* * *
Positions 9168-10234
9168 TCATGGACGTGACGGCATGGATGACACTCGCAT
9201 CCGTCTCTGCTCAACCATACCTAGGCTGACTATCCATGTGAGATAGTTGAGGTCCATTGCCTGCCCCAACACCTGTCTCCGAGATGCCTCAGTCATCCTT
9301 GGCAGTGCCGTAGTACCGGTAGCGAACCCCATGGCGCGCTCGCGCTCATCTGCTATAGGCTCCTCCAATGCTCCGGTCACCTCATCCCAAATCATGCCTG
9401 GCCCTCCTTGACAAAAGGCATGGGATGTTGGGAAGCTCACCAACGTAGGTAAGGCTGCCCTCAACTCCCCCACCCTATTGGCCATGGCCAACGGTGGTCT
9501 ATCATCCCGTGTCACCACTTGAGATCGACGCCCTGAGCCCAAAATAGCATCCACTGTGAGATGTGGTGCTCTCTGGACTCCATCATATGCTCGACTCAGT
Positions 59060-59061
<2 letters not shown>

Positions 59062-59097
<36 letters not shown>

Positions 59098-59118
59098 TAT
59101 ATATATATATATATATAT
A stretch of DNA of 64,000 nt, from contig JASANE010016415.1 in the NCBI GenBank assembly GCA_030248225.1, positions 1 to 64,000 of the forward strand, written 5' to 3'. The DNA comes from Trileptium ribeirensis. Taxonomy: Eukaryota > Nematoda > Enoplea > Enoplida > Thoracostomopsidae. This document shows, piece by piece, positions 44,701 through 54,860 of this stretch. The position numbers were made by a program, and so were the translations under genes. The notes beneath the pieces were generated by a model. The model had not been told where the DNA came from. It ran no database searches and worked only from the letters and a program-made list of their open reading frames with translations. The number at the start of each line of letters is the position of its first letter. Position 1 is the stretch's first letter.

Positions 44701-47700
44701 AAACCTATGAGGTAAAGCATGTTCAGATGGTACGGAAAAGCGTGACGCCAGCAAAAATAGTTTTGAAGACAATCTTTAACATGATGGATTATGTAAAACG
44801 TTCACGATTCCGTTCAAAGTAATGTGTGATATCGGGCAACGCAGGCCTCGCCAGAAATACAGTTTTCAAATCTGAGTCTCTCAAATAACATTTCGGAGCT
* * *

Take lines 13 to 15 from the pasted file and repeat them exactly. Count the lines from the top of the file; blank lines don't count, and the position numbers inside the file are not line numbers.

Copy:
59101 ATATATATATATATATAT
A stretch of DNA of 64,000 nt, from contig JASANE010016415.1 in the NCBI GenBank assembly GCA_030248225.1, positions 1 to 64,000 of the forward strand, written 5' to 3'. The DNA comes from Trileptium ribeirensis. Taxonomy: Eukaryota > Nematoda > Enoplea > Enoplida > Thoracostomopsidae. This document shows, piece by piece, positions 44,701 through 54,860 of this stretch. The position numbers were made by a program, and so were the translations under genes. The notes beneath the pieces were generated by a model. The model had not been told where the DNA came from. It ran no database searches and worked only from the letters and a program-made list of their open reading frames with translations. The number at the start of each line of letters is the position of its first letter. Position 1 is the stretch's first letter.

Positions 44701-47700